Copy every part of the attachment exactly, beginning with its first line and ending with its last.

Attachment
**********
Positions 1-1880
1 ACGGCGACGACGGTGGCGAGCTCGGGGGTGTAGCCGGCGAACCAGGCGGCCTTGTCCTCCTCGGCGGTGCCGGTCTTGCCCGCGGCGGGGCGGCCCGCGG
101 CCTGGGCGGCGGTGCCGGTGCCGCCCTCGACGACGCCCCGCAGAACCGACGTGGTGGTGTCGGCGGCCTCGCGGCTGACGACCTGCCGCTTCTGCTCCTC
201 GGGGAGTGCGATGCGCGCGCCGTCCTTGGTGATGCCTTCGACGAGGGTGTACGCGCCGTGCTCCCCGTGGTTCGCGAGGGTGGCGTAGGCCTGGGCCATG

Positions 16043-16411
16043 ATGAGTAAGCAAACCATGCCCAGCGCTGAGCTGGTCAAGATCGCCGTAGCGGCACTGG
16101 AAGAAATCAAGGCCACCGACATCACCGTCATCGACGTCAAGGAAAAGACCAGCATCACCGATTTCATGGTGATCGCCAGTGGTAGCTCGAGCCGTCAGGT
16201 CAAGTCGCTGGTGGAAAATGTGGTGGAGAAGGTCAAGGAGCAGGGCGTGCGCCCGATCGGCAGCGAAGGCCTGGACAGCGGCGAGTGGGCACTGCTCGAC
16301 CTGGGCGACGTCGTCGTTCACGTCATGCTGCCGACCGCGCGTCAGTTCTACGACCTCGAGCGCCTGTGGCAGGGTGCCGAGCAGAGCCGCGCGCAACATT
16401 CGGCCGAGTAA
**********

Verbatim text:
Positions 1-1880
1 ACGGCGACGACGGTGGCGAGCTCGGGGGTGTAGCCGGCGAACCAGGCGGCCTTGTCCTCCTCGGCGGTGCCGGTCTTGCCCGCGGCGGGGCGGCCCGCGG
101 CCTGGGCGGCGGTGCCGGTGCCGCCCTCGACGACGCCCCGCAGAACCGACGTGGTGGTGTCGGCGGCCTCGCGGCTGACGACCTGCCGCTTCTGCTCCTC
201 GGGGAGTGCGATGCGCGCGCCGTCCTTGGTGATGCCTTCGACGAGGGTGTACGCGCCGTGCTCCCCGTGGTTCGCGAGGGTGGCGTAGGCCTGGGCCATG

Positions 16043-16411
16043 ATGAGTAAGCAAACCATGCCCAGCGCTGAGCTGGTCAAGATCGCCGTAGCGGCACTGG
16101 AAGAAATCAAGGCCACCGACATCACCGTCATCGACGTCAAGGAAAAGACCAGCATCACCGATTTCATGGTGATCGCCAGTGGTAGCTCGAGCCGTCAGGT
16201 CAAGTCGCTGGTGGAAAATGTGGTGGAGAAGGTCAAGGAGCAGGGCGTGCGCCCGATCGGCAGCGAAGGCCTGGACAGCGGCGAGTGGGCACTGCTCGAC
16301 CTGGGCGACGTCGTCGTTCACGTCATGCTGCCGACCGCGCGTCAGTTCTACGACCTCGAGCGCCTGTGGCAGGGTGCCGAGCAGAGCCGCGCGCAACATT
16401 CGGCCGAGTAA